• 8. mu2  |  June 8, 2015 at 12:05 pm

    I am having a VERY hard time not hoping that, if and when this passes, a gay ambulance driver arrives to pick up a 'christian' and tells them "Sorry, I find your lifestyle dirty and sinful. You can walk your sorry ass to a hospital, I refuse to 'serve' you.

    Well, maybe not quite VERY hard…..

  • 9. DJSNOLA  |  June 8, 2015 at 12:41 pm

    Well If I'm correct this law only applies to state employees. Regardless, you know what the next gay rights case will be, however, the way these are written it could be argued that they will involve more than just gay rights. Needless to say its a ridiculous waste of time and resources but it will expose the true animus behind these laws as they try to make them not seem antigay they are just offending more people which in my book is a good thing long term. Once you are on the receiving end of bigotry your views change pretty dramatically.

  • 10. Mike_Baltimore  |  June 8, 2015 at 1:20 pm

    And once opinions are forceably changed, it is very difficult to get them to change back.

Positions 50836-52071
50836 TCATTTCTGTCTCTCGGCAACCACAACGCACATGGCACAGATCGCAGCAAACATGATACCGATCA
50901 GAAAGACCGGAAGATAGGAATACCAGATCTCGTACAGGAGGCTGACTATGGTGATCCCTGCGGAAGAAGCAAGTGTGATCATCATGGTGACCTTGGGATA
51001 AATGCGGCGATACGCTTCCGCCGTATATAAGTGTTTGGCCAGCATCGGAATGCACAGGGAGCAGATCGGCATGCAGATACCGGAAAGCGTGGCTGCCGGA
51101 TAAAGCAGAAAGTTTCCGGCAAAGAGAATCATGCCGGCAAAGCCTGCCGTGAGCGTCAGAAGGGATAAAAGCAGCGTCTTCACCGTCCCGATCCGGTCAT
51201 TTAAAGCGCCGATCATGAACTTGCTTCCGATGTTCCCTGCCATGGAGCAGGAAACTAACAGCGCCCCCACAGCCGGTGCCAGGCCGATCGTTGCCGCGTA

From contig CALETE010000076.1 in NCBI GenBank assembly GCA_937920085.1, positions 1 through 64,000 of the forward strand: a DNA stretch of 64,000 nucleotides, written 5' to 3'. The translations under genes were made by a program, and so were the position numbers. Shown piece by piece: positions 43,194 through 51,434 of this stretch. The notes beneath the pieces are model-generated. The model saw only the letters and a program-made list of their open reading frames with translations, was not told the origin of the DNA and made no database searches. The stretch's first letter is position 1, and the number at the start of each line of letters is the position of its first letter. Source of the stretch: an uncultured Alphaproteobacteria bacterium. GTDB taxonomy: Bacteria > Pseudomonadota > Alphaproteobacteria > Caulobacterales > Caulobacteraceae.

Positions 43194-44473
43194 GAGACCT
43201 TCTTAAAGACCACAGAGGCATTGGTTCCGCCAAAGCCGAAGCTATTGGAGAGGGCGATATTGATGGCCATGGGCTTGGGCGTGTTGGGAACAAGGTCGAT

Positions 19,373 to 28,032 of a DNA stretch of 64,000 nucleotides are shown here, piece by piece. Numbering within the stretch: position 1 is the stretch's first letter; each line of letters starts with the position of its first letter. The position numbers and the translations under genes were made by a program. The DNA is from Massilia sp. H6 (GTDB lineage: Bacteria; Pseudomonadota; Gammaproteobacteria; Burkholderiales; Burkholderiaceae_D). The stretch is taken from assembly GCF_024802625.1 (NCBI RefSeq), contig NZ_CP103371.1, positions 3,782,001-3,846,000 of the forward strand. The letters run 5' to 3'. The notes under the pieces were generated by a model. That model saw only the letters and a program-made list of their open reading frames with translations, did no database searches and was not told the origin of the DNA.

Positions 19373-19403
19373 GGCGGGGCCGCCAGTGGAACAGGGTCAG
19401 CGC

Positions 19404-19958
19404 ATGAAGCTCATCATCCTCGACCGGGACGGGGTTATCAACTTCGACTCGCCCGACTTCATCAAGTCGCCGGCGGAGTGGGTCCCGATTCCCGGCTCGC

New England to Maryland used to be hotbeds of Republicanism – Massachusetts, Connecticut and New York especially. Now? It's difficult to find anyone in most of those states who admits to being a Republican.

    Most African-Americans were proud members of (as they called it) the "Party of Lincoln" until 1929, when President Hoover didn't try to do several things he had previously promised he would do. Getting African-Americans to now vote for the Republican candidate is probably more difficult in most cases than counting hen's teeth.

  • 11. weaverbear  |  June 8, 2015 at 2:00 pm

    And there was a time when the Republicans were a big tent party, where liberal ideology was welcome. The party has been hijacked by the far, far right, and people like Teddy Roosevelt, Jacob Javits and John V Lindsay, have no place in the party. It is now a party of very conservative white people and very little else.

  • 12. All_American60  |  June 8, 2015 at 3:07 pm

    Very true. I hear Republicans continue to express their upset at the christian right's hijacking (I like your choice of word, weaverbear!) of the GOP, and the bad reputation that's followed.